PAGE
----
The measuring part 17 of the device 1 is block-shaped, for instance, and has a measuring channel 33 which extends axially within the measuring part 17 and a deflection channel 34, which is S-shaped, for instance. The measuring channel 33 extends axially in the direction of the center axis 11 in the measuring part 17, from an inlet opening 36, for instance of rectangular cross section, to a mouth 35. The measuring channel 33 is bounded by a top face 38, more-remote from the center axis 11, and a bottom face 37 closer to the center axis 11, and by two side faces. Instead of disposing the measuring channel 33 eccentrically relative to the center axis 11 it is also possible to dispose it centrally or in the region of the center axis 11 of the boundary wall 5. The platelike measuring element 20 is oriented in the measuring channel 33 with its greatest length pointing radially in the direction of the longitudinal axis 10 and is symmetrically divided by this axis. The measuring element 20 is retained by one if its narrow ends on one side in the carrier part 18 at the top face 38, so that it is bathed by the medium on both its side faces approximately parallel to the center axis 11. The medium flows from the inlet openings 36 of the measuring channel 33 to the measuring element 20 and from it into the deflection channel 34, and then in a radial direction, as indicated by an arrow 31 in FIGS. 1 and 2, leaves the deflection channel 34 through an outlet opening 46. The medium flowing out of the outlet opening 46 then mixes again with the medium that bathes the device 1. Like the deflection channel 34, the outlet opening 46 is rectangular in cross section, for instance; it is provided on lower outer face 45 of the measuring part 17 that is oriented parallel to the center axis 11. On the right, crosswise to the lower outer face 45, the rectangular outlet opening 46 is adjoined by a boundary face 42 of the measuring part 17 that points counter to the flow 30 and leads in a rounded course upstream of the inlet opening 36 from the lower outer face 45 to the lower face 37 of the measuring channel 33 as far as the inlet opening 36.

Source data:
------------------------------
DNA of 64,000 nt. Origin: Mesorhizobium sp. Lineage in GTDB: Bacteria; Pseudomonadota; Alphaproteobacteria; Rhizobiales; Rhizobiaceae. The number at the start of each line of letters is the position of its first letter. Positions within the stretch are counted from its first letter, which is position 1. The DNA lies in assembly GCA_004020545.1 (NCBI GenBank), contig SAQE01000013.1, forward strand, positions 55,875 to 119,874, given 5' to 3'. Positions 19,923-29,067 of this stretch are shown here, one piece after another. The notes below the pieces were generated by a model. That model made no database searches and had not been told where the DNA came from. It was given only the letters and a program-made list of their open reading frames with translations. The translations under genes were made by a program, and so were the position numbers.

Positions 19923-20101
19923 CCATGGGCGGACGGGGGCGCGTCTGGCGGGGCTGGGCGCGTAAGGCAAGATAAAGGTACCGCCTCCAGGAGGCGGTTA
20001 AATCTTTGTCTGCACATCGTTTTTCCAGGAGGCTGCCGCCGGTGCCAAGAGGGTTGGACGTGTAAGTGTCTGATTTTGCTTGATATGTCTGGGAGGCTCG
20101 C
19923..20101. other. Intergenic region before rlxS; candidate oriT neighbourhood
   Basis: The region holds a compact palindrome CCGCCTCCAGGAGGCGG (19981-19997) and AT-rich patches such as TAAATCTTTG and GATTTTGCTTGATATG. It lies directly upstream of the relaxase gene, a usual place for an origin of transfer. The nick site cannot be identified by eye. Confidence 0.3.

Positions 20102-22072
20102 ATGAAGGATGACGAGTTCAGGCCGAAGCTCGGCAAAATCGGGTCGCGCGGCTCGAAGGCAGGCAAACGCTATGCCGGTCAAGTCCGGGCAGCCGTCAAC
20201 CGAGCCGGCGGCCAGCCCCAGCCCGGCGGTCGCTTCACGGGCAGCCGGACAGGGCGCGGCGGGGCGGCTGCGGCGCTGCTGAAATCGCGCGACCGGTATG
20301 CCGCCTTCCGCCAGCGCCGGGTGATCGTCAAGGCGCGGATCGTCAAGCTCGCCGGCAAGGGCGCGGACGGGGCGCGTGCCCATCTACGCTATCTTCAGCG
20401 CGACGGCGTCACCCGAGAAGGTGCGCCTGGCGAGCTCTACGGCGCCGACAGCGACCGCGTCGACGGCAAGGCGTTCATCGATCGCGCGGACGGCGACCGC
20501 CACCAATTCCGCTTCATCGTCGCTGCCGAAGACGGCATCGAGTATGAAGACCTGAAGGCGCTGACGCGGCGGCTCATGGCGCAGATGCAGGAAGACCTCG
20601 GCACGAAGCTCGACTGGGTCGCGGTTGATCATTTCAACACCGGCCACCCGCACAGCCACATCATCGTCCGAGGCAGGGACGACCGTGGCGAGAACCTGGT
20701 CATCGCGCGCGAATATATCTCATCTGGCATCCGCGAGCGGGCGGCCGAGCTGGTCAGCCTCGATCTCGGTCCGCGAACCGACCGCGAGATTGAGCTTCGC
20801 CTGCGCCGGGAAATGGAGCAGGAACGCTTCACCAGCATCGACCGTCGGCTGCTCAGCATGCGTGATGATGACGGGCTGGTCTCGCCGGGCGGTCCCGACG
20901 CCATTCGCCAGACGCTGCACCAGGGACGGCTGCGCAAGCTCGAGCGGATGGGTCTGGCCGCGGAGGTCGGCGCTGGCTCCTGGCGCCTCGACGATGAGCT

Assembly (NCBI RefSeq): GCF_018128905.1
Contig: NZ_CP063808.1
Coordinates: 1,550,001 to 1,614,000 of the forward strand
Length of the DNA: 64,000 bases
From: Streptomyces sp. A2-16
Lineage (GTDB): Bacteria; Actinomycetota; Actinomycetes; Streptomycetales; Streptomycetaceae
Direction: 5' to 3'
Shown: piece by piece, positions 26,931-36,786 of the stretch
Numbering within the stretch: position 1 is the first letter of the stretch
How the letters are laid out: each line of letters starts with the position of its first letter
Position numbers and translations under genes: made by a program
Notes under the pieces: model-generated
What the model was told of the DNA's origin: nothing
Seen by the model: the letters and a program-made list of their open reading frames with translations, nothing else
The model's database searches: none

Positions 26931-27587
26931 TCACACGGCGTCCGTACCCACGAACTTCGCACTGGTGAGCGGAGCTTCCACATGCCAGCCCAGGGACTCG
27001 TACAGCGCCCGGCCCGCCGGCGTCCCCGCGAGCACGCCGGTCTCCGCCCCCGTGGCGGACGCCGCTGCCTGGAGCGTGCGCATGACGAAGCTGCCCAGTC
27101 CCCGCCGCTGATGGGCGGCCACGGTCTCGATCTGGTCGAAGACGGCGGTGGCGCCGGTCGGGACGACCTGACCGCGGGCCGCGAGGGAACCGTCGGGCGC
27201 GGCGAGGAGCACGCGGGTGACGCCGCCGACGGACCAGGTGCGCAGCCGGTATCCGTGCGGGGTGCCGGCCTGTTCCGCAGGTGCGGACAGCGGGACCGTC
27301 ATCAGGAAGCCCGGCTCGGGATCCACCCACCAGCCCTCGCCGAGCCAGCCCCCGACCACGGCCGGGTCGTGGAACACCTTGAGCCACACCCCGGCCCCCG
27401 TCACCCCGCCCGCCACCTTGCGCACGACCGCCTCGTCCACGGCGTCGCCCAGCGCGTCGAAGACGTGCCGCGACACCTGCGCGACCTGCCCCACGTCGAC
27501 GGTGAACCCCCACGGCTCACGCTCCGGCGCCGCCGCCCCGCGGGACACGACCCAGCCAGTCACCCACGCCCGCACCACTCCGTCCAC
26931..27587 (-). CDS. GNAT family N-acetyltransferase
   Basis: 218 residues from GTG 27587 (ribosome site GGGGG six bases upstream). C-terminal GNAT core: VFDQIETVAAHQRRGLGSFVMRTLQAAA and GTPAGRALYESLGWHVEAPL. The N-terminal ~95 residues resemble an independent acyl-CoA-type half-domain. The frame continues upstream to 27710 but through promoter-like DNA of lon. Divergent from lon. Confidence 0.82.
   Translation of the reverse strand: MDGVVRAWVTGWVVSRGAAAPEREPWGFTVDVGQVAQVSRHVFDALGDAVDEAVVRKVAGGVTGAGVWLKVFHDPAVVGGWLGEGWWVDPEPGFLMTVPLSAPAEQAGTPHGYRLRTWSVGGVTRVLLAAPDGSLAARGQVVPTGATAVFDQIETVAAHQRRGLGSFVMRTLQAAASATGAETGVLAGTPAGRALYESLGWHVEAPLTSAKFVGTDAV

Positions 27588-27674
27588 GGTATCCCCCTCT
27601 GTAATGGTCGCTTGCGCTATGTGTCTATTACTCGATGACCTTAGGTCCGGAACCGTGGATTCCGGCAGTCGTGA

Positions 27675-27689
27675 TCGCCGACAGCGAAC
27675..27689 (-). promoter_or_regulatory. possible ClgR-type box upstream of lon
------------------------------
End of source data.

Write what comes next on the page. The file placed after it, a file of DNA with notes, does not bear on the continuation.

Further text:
According to the invention, a flow obstacle 50 is provided upstream of the measuring element 20, in the region of the inlet opening 36 of the measuring channel 33; in the exemplary embodiment this obstacle is in the form of a trip edge 51. The trip edge 51, which causes a sharp-edged deflection of the flow, is provided on the top face 38, on an end of the measuring channel 33 that is open toward the flow 30. The end of the measuring channel 33 is bounded by an end face 48 of the mounting part 18 of the device 1 and by the boundary face 42. The end face 48, which for instance is rectangular, faces into the flow 30 and extends parallel to the longitudinal axis 10 from the measuring part 17 to the boundary wall 5. Downstream of the trip edge 51 provided in the vicinity of the end face 48, a groovelike indentation 52 is recessed out of the top face 38 of the measuring channel 33, extending crosswise to both the longitudinal axis 10 and the center axis 11. The groovelike indentation 52 accordingly protrudes vertically to the plane of the drawing, into the plane of the drawing in FIGS. 1 and 2, and has a length that is approximately equal to the width of the opening cross section of the inlet opening 36 of the measuring channel 33.